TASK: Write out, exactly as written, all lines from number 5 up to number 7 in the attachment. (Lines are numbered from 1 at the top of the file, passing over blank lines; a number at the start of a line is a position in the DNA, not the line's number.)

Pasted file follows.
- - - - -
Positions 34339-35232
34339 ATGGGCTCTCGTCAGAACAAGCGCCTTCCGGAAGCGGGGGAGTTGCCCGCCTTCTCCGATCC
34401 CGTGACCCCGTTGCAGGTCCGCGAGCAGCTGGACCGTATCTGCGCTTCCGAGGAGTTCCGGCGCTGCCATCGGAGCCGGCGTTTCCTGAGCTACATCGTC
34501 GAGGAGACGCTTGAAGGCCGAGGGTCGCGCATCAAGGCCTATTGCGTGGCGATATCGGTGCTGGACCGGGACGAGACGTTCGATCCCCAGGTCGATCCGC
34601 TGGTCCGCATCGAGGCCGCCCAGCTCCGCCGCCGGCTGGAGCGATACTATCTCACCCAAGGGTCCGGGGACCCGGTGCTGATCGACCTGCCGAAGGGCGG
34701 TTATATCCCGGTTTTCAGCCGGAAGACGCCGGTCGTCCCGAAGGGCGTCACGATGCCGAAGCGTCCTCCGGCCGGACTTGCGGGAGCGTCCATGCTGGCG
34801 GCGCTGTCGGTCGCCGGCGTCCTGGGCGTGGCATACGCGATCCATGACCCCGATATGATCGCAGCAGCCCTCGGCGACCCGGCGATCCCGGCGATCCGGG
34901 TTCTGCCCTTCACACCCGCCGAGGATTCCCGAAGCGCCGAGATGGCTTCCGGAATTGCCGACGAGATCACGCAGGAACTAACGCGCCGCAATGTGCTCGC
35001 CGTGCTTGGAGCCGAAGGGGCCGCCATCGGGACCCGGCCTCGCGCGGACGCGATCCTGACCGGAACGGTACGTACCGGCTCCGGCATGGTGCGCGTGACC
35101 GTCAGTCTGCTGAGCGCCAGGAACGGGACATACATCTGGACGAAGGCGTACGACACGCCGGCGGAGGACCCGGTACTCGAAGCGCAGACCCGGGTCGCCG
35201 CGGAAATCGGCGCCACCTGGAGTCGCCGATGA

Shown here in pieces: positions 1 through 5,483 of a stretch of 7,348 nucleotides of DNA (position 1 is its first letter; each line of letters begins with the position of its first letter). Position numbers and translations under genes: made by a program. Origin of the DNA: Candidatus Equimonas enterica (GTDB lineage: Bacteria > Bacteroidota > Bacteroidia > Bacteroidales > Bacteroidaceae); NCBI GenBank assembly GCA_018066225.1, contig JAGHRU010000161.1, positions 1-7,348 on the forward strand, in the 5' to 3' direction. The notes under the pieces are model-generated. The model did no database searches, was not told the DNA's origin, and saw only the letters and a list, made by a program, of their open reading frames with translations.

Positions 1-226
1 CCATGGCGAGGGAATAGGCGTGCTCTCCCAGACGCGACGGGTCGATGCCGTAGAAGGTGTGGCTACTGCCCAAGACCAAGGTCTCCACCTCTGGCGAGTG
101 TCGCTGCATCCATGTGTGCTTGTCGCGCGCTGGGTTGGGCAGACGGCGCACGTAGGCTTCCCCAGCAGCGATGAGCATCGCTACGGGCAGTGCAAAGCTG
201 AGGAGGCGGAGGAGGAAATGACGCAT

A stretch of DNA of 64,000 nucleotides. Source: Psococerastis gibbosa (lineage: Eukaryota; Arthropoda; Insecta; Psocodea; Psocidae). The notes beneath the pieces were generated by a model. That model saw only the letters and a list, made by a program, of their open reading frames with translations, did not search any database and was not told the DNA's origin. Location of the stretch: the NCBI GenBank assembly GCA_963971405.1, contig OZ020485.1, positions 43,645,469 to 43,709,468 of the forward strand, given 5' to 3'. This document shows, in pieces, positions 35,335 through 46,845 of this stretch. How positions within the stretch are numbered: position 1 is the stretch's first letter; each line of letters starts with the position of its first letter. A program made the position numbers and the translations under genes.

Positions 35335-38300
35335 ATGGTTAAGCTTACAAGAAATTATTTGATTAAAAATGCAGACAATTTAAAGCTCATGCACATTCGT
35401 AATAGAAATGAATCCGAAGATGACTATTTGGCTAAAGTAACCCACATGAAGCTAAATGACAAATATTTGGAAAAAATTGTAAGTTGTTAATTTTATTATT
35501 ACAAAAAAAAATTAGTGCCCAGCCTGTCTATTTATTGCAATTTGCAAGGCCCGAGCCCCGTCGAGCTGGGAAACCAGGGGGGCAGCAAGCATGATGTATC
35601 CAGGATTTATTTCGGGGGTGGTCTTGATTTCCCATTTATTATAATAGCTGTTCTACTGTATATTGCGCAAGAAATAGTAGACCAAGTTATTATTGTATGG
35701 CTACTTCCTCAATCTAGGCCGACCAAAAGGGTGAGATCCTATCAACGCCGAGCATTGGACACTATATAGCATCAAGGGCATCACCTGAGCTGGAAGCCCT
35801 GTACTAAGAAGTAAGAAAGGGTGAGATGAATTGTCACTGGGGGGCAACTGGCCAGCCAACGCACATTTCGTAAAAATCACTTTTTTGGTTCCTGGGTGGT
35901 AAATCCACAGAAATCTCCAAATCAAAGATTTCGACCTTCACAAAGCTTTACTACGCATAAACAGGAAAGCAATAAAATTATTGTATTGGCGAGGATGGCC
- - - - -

34601 TGGTCCGCATCGAGGCCGCCCAGCTCCGCCGCCGGCTGGAGCGATACTATCTCACCCAAGGGTCCGGGGACCCGGTGCTGATCGACCTGCCGAAGGGCGG
34701 TTATATCCCGGTTTTCAGCCGGAAGACGCCGGTCGTCCCGAAGGGCGTCACGATGCCGAAGCGTCCTCCGGCCGGACTTGCGGGAGCGTCCATGCTGGCG
34801 GCGCTGTCGGTCGCCGGCGTCCTGGGCGTGGCATACGCGATCCATGACCCCGATATGATCGCAGCAGCCCTCGGCGACCCGGCGATCCCGGCGATCCGGG